Assemblyman Ra Opines On LIRR 3rd Track

Many of my readers know that I have long been a supporter of the MTA Long Island Rail Road’s plan to build a third track on its main line between Floral Park & Hicksville. I’ve argued that this project should have taken priority over the ridiculous 7 line extension.

However not everyone has been a fan of the proposed project. Most of the sentiment against it was your classic NIMBY action in full effect. We can now add Assemblyman Ed Ra who wrote an editorial as seen in the Mineola Patch:

I was dismayed to hear MTA Chairman Joseph Lhota’s recent comment about our local communities’ opposition to the third track plan as “classic NIMBY.”

Common sense and a commitment to the suburban character of local neighborhoods have been the driving forces behind overwhelming and unwavering opposition to the Metropolitan Transportation Authority’s (MTA) plan to add a third train track along the Long Island Rail Road’s (LIRR) main line corridor, between Floral Park and Hicksville.

While some decry opposition to the third track as NIMBYISM, a thoughtful review of environmental, safety and community character impacts are among the real and significant issues that must be weighed against the dubious benefits touted by the MTA.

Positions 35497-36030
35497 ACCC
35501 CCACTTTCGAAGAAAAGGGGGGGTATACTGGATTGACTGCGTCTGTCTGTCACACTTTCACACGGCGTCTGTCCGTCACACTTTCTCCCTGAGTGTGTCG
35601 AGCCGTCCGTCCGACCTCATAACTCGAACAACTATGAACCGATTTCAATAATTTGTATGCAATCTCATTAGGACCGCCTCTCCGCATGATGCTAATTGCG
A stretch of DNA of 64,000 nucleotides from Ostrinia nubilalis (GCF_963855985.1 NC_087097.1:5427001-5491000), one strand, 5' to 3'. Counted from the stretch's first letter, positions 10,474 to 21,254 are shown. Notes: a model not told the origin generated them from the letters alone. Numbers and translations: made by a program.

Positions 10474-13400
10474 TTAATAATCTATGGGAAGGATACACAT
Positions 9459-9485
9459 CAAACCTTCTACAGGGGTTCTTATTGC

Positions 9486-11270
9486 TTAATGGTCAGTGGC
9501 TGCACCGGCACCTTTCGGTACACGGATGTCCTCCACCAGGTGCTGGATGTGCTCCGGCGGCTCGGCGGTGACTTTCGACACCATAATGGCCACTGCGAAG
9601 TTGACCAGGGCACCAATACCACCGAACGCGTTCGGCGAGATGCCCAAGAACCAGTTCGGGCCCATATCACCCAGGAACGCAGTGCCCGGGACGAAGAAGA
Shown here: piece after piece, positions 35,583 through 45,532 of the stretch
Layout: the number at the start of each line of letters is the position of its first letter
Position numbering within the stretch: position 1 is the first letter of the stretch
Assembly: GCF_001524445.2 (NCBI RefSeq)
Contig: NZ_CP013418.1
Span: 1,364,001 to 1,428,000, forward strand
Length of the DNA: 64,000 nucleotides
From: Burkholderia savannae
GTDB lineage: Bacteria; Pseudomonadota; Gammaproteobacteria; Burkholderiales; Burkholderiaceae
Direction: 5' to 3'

Tearing through residential neighborhoods, threatening a local park and destroying businesses during a difficult economy, a third track would redefine our suburbs in a profound and negative manner. Indeed, the MTA has even acknowledged that property acquisition, water and air pollution and increased noise and vibration were potential effects of the expansion. What’s more, potentially deadly pieces of steel and other debris from the train tracks have jettisoned into local homeowners’ yards, public areas and even an elementary school. This hazard would get worse if the MTA builds a third track, bringing dangerous debris close to homes, parks and other areas where people gather.

The third track project would also transform our suburbs into an urban environment, increasing train and car traffic and converting local train stations into major rail hubs like Jamaica train station. Finally, one of the MTA’s stated goals of accommodating reverse commuters is at total variance with my experiences at main line train stations. Specifically, reverse commuters constitute a very tiny, almost fledgling, contingent of passengers.